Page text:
05/12/2011 11:06 GMT | Updated 06/12/2011 04:59 GMT

Teaching Abroad: How China's Schools Compare To The UK

Alex Wilkins spent a year teaching 12 to 16-year-olds English and culture in Eastern China, a placement he secured through the British Council.

In this interview, the first in a series of Huffington Post articles looking at the experiences of English teachers overseas, Alex gives an insight into the Chinese education system.

School is compulsory in China only until the age of 14, after which children's future largely depends on family wealth.

"China is a very competitive country, but the one-child policy leads to lots of parents putting pressure on their children to work hard and succeed", Alex explains.

"For lots of young Chinese people their route through education is completely mapped out by their parents who have chosen by a very early age what career their child is going to go into."

During 2008-9, Alex worked in Hangzhou Foreign Language School (HFLS), which he says "would be classed as a private school". One of the top three institutions in the Zhejiang province, the institution is partially funded by the government, while the rest of the revenue is provided by fee-paying parents.

"School classes in China can have upwards of 70 students, although my classes were more around the more manageable 25 figure", Alex explains. "HFLS was different to state schools in lots of ways - the most obvious being the amount of control the government had over the school."

Describing the curriculum as "very strict", he says most schools leave "very little room for imagination or opinion".

"The syllabus is designed by the Communist government and very similar across the country, basically creating 1.3bn people who are very similar to one another."

"I was given complete freedom so took liberties and taught Spanish, French, cricket and rugby in my lessons," he added.

The school's sports ceremony, which lasts for more than two hours.

"Nonetheless, every school in China, even my 'private' school, are effectively controlled by the Communist Party. There were even rumours among some of the teachers some of the students were Communist Party 'spies' who had to report back to their parents what they had learned in their lessons.

"Officers even oversee the running of the school and observe classes. Fortunately not mine though - they may not have taken my joke about China stealing Hong Kong from the British too well", he muses. "The kids just about got my humour, although they did shout at me to 'get out' while I stood there smiling..."

Although Alex says his school was considerably more liberal than "99% of other schools", it is still subject to restrictions.

"There's one moment which typifies what I feel is China's biggest problem: the lack of freedom of speech.

"Towards the end of every year the school has an English language festival where every child gets the chance to get involved. I was asked to judge a group of 15-year-olds who spoke on the theme of 'need'.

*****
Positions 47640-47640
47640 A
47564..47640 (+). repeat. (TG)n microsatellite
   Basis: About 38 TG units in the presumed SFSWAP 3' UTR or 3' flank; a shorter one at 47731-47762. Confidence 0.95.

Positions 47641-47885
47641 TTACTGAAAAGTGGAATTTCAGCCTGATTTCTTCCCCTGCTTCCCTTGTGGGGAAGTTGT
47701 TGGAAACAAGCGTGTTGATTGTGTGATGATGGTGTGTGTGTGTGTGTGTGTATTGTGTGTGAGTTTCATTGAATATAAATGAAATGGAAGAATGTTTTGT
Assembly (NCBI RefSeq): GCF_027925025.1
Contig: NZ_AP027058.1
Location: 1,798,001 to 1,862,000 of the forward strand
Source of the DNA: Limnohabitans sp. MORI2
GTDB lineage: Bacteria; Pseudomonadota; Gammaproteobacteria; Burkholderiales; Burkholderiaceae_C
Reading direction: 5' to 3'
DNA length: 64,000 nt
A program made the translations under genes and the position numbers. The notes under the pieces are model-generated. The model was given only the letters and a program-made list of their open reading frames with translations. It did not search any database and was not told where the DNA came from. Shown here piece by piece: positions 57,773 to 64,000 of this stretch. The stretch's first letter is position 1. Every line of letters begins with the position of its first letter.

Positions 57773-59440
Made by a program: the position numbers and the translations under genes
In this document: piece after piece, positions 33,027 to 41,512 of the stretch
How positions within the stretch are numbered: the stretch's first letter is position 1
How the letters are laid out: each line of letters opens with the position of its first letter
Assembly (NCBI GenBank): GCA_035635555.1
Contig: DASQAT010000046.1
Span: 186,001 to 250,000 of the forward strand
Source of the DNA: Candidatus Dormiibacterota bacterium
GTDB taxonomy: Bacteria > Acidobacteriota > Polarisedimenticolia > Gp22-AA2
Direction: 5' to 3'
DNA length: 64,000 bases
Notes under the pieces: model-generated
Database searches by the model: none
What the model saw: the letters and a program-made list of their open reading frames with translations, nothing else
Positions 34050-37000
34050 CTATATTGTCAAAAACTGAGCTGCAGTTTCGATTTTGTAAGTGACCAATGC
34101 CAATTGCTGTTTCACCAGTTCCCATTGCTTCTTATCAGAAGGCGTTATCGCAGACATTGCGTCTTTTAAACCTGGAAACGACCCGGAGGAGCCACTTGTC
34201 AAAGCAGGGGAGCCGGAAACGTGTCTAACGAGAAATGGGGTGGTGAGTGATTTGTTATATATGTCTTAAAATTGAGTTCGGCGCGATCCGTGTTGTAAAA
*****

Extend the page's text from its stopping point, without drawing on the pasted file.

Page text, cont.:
"For me there was one clear winner. A boy called Humphrey did the bravest thing I had seen the whole time I was in China; he gave a speech to a crowd of 600 in flawless English arguing why he thought China needed democracy."

Explaining why he "could not believe" the teenager was speaking out about a subject which would be considered fairly tame in the Western world, Alex said it was one of the six topics he had been instructed upon arrival in the country "never to address except with good friends".

Alex recounted how the child told his school China could never properly grow, its people could never respect themselves, or indeed command respect from others until they had democracy.

"It was amazing", he says simply.

And so he won, then?

"No. He did not win. He was the best but he did not win", Alex says, as if in still disbelief over the result.

"I do not know if he was close but I assume not from the chat I had with one of the teachers afterwards."

Nectarine, as he was named, agreed Humphrey was "the best" but explained he was never going to win by effectively criticising the state.

"Oh I forgot to mention", Alex adds, "there was a party representative on the judging panel for every event.

"This kid was brilliant but he suffered for being honest. I love China and had an amazing year but I cannot deal with the oppression of free opinion.

"I tried my best to encourage the children to be individual and develop their personality; they live in such a censored world."

So if you could bring one thing back to the UK from the Chinese education system what would it be?

"The discipline, although commendable, was a bit scary. I would say to bring obesity levels down British schools should introduce morning exercise", he concludes.

"Oh," Alex adds, "and chopsticks. It's hard to eat burgers with chopsticks."